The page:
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Confirmation Analytics: Guest Blog Post by LSU’s Chris White

This week’s blog post is written by Chris White, Strength and Conditioning Coach at Louisiana State UniversityGeaux Tigers! Chris hits on a topic that is the whole reason Sparta Science was founded – to help validate practitioners like strength and conditioning coaches. He writes about the importance of honing your skills before investing in technology so that you can use tech to validate what you see and identify outliers…and coincidentally references an ancient parable that we often refer back to here at Sparta Science. Enjoy.

Chris White: Some of the most frustrating words a colleague, client, or athlete can hear when asking a seemingly specific question are, “it depends.” Technology has never been more accessible or abundant and yet, performance coaches can’t spit out a straight answer. Sure, the programming process is a fully integrated one of immense complexity which makes it virtually impossible to provide an answer with 100% certainty. But, let’s be honest. We don’t really know the answers to questions about our athletes running, lifting, or practicing too much or too little today and the following fable about the Chinese farmer nails it.

Once upon a time there was a Chinese farmer whose horse ran away. That evening, all of his neighbors came around to commiserate. They said, “We are so sorry to hear your horse has run away. This is most unfortunate.” The farmer said, “Maybe.” The next day the horse came back bringing seven wild horses with it, and in the evening, everybody came back and said, “Oh, isn’t that lucky. What a great turn of events. You now have eight horses!” The farmer again said, “Maybe.” The following day his son tried to break one of the horses, and while riding it, he was thrown and broke his leg. The neighbors then said, “Oh dear, that’s too bad,” and the farmer responded, “Maybe.” The next day the conscription officers came around to conscript people into the army, and they rejected his son because he had a broken leg. Again, all the neighbors came around and said, “Isn’t that great!” Again, he said, “Maybe.”

There’s a certain wisdom that this farmer displays and it’s the same wisdom that great performance coaches possess. The farmer calls upon his experience and knows that these leading metrics (horse ran away) may lack validity and therefore will not achieve the most desired outcome or lagging metric ( 7 new horses come back). Coaches that are still learning are much like the farmer’s neighbors. They become so wrapped up in all of their leading metrics that the lagging ones become lost or forgotten. The truth is, the art of exercise prescription lies in the ability to patiently watch without judgement, be aware of change, and be open to what may come.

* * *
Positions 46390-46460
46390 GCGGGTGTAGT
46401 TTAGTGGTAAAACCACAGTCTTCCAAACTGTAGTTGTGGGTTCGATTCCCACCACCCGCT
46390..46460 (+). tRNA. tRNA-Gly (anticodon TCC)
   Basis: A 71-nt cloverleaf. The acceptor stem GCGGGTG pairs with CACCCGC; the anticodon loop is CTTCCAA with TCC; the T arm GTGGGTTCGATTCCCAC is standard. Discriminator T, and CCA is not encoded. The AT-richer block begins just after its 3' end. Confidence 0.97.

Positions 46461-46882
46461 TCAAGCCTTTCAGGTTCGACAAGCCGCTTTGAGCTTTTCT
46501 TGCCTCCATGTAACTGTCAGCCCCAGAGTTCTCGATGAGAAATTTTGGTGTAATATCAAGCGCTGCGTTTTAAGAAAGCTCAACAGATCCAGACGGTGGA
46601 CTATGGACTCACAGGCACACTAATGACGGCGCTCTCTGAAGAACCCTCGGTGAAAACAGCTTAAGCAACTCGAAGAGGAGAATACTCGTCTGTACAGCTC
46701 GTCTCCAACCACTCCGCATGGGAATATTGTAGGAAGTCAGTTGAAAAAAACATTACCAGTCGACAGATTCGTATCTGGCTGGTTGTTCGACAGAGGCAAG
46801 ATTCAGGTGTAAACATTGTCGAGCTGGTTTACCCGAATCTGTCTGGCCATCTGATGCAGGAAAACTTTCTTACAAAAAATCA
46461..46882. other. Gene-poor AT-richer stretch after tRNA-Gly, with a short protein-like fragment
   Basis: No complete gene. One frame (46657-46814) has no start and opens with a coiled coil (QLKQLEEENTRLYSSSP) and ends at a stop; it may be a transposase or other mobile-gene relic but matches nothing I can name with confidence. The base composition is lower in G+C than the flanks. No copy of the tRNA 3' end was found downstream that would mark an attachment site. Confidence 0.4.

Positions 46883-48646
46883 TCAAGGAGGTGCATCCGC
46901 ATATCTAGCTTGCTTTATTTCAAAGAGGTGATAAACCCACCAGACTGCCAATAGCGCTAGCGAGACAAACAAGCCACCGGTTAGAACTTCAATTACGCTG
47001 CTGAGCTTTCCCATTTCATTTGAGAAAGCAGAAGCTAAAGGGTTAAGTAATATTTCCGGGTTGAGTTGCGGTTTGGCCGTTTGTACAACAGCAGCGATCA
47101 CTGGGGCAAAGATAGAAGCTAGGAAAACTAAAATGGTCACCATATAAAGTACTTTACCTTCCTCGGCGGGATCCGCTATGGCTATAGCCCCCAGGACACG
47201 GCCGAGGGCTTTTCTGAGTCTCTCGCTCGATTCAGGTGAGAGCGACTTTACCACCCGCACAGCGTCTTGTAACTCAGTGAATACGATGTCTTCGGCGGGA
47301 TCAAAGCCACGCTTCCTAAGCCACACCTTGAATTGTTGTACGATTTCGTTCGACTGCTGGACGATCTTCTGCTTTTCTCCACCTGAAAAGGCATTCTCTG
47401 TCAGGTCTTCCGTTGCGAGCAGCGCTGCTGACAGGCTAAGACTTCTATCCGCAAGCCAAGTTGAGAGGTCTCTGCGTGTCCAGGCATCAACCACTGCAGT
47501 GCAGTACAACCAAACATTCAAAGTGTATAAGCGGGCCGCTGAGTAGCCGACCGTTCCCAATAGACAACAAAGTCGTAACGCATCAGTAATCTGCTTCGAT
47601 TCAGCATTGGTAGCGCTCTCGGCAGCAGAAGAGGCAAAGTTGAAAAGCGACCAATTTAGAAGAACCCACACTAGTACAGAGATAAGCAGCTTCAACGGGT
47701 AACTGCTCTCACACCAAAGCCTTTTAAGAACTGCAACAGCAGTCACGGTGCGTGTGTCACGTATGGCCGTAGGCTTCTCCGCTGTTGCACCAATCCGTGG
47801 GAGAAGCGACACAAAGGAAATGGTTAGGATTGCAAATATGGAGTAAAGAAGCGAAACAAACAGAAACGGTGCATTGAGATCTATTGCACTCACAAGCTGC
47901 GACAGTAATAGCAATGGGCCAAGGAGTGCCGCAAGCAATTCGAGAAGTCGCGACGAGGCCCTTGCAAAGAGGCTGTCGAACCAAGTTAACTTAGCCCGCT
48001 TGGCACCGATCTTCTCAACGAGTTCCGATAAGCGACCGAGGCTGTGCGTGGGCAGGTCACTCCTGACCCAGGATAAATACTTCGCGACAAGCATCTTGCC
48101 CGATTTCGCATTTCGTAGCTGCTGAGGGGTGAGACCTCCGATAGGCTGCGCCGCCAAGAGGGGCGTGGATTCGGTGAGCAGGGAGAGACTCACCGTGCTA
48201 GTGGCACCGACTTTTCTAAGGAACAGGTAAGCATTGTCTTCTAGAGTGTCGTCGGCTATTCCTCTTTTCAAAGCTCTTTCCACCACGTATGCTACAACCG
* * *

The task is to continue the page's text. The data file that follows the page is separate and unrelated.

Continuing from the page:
So coach, if I keep my goals clear and concise, how will I know if my athletes will reach those goals in eight to ten months from now? The answer is simple. In order to build an effective program, you must create a performance map that includes initial assessments, valid and reliable check points and check-ups, and a prioritization of your lagging metrics. At LSU, I perform 10 different assessments that primarily include the Sparta Science Jump, Plank, and Balance Scans, force-velocity profiling, load-velocity profiling, and trap bar jumps. These initial assessments establish baselines that will act as a compass when we start to address individual needs. Our “checkpoints” are pre-summer, post-summer, post-camp, at the end of non-conference, and right before our conference tournament. Tendo units, weekly trap bar jumps, and cluster sets performed approximately every five weeks are our tools of choice in-between each checkpoint. These “check-ups” allow us to continually nudge our athletes in the right direction and maintain an overall positive rate of change. This process allows us to take advantage of the longest training block of the year so by tournament time, we have achieved our lagging metric goals and the team is the fastest, most physically resilient, and completely available to win games. 

Although there is much more to it, I just provided a laundry list that reveals how we utilize the technology we are so blessed to have. However, I failed to mention WHAT we use it for. I hold the belief that performance coaches need to hone their eyes and assessment skills BEFORE using technology. The skill that you acquire by noticing the most subtle movement patterns with your own eyes is more valuable than any technology on the market. What technology should be used for is to CONFIRM what you see and provide insight into patterns that might be missed or are invisible to the naked eye. Learn to flow with what comes, be open to unfolding nuances, and use creativity to uncover what is unknown to discover new possibilities.